Our World in 7 Headlines: Aug. 31
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Our World in 7 Headlines: Aug. 30
Beijing Warns US Over Disputed Islands in East China Sea
Pacific Ocean Cooler? Study Says Global Warming Leveled Off
AHMEDABAD, India—As nationwide protests are ramping up after gang rapes, some grassroots innovators from remote villages of the country are quietly coming up with anti-rape gadgets, unique accessories and innovative clothing to deter assaults. These innovators, mostly women, have designed the futuristic innovations in such a way that women can wear them as fashion accessories. …
Times of India
ISHINOMAKI, Miyagi Prefecture—Researchers have developed a device that can determine radioactive content levels in fish and other food products without having to destroy them first in order to test them.
The device could prove a possible savior for fishermen and farmers who are suffering due to concern their produce may be contaminated by radioactive fallout from the Fukushima nuclear disaster. …
GUADALAJARA, Mexico—Mexico sent its first shipment of 100 percent blue agave tequila to China, hoping to finally break into what sellers say could soon be their second biggest market.The shipment consisted of more than 70,000 bottles of the highest quality tequila, with a total value of more than $400,000, according to the Tequila Regulatory Council (CRT).”It’s the beginning of a great opportunity for the development, expansion and positioning of our national drink, tequila, to conquer this great market,” CRT head Miguel Angel Dominguez said during a speech at the event in the western …
Mexico Star, AFP
Middle East: Media on the frontlines
Caught in the crosshairs of conflict, what challenges do journalists working in the Middle East and North Africa face?
We feature a documentary that first aired on Al Jazeera Arabic by Palestinian Jordanian filmmaker Bashar Hamdan.
The documentary, called Targeting Journalism, caught our attention because of what it highlights about the dangers facing journalists in the Middle East.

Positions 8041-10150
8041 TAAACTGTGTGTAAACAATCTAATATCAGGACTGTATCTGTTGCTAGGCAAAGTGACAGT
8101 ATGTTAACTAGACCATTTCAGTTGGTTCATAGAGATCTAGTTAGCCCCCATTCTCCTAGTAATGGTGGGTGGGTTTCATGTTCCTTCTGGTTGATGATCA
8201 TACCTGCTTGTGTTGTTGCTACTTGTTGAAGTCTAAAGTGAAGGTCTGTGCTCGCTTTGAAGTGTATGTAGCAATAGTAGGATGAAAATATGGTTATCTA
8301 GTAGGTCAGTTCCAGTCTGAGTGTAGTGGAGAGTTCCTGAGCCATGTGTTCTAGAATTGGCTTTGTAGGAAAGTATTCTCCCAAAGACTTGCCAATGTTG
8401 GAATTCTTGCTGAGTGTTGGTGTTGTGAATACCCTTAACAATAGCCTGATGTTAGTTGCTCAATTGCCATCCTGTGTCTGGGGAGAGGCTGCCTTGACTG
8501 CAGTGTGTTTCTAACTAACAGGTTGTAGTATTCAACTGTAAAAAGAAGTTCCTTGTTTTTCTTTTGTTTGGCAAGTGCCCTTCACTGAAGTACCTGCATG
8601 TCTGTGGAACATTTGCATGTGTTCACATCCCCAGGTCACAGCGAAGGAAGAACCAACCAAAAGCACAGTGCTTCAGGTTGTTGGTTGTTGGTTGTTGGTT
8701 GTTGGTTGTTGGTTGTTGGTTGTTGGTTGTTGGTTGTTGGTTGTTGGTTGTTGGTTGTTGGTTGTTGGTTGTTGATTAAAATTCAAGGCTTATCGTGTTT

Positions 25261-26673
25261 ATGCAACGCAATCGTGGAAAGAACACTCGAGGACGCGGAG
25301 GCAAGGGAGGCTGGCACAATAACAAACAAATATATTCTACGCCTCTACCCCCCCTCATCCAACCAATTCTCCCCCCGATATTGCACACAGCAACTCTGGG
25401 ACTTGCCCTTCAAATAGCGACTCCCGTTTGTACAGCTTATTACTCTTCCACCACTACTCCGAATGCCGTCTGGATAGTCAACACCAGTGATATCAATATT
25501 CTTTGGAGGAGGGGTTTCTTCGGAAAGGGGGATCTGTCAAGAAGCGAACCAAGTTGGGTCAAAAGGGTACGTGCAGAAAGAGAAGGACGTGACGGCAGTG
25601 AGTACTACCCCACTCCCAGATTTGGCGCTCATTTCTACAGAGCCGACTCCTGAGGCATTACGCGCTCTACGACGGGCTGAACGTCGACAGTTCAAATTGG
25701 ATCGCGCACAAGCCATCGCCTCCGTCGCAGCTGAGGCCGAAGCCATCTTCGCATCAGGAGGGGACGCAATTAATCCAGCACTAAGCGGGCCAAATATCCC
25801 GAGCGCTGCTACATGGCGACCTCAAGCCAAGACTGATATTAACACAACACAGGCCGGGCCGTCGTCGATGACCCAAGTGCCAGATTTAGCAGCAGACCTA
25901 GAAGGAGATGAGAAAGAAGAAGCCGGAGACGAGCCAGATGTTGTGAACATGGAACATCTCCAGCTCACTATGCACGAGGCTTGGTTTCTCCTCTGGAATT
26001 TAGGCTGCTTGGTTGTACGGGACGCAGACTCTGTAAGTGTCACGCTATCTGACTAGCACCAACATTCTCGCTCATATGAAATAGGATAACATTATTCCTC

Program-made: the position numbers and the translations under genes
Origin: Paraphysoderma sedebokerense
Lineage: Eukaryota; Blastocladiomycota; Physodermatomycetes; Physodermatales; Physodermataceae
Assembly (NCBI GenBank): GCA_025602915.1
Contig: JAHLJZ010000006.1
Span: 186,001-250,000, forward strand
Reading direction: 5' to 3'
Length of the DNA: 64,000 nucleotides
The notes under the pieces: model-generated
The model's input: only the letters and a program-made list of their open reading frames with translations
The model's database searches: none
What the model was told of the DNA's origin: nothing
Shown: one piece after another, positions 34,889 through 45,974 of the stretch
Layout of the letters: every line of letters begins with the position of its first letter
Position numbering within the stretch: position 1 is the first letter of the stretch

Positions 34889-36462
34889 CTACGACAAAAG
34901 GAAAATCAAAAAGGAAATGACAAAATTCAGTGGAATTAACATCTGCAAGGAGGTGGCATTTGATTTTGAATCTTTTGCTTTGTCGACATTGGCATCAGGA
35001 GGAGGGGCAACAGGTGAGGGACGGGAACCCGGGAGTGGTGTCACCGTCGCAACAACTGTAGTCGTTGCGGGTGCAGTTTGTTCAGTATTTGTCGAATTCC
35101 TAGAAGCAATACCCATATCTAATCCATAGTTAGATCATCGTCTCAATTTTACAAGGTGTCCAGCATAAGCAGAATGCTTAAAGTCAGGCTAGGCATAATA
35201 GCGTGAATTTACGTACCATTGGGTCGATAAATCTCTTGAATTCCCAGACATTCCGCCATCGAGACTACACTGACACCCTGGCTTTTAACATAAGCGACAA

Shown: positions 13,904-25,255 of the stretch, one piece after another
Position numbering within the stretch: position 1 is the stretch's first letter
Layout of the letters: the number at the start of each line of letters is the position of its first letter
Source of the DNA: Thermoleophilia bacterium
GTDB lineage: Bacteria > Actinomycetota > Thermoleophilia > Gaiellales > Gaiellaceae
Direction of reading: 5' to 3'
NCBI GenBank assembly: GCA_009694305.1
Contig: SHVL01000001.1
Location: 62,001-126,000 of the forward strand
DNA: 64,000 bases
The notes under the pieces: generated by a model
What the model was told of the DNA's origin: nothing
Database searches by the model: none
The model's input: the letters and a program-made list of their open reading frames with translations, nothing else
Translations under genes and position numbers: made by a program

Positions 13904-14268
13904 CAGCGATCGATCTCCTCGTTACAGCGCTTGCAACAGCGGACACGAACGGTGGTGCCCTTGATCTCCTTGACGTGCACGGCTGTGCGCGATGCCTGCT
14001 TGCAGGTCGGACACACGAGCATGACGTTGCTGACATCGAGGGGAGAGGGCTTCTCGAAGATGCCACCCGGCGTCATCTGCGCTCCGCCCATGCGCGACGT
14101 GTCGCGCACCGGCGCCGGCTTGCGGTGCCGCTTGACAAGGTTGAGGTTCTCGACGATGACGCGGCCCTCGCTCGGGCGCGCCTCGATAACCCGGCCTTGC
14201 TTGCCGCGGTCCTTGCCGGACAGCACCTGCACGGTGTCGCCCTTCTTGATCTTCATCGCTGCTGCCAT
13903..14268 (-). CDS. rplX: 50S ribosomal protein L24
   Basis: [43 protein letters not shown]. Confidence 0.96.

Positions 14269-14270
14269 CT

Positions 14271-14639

In many parts of the world, journalism is a profession under fire. Nowhere has this been more true than in the Middle East in recent years. …
Like knitting, creating renderings of future city skylines is meditative. At least it is for Scott Dickson, who spent more than 100 hours working on an image of what Toronto’s skyline will look like in 10 years.
The designer has a decade of experience producing skylines using Photoshop to amuse what he calls wannabe urban planners. …
The Globe and Mail
It all started with one man’s wish to share his joy of companionship with dogs.
In 1993 Samsung Group launched Korea’s first training school for dogs for guiding the blind, search and rescue, and therapy assistance. Behind the endeavor is its chairman, Lee Kun-hee, 71, renowned for his love of dogs. …
“It was hard for me to get along with school life after I came back from Japan, due to high anti-Japanese sentiment at that time. So I became more attached to dogs,” he wrote.
Lee himself led efforts to promote international recognition of Korea’s native Jindo dogs in the 1970s. …
Lee’s affection for dogs may have played a part in shaking off Korea’s controversial image as a “dog-eating country.” …
What is Wales to you? Ask each of Wales’ three million residents and you’ll probably get as many answers.
Yet there are likely be a cluster of things that many will agree upon.
It might be a song, a moment in history, a person, a word, poetry, a place, a flavour, a view, a saying or a story.
With some 2,500 world music aficionados arriving in Cardiff in late October for world music market WOMEX 13, Cerys Matthews, artistic director of the opening concert, hatched the idea of asking the nation “what is Wales?” so that she and the team hosting the event can give delegates a sense of place. …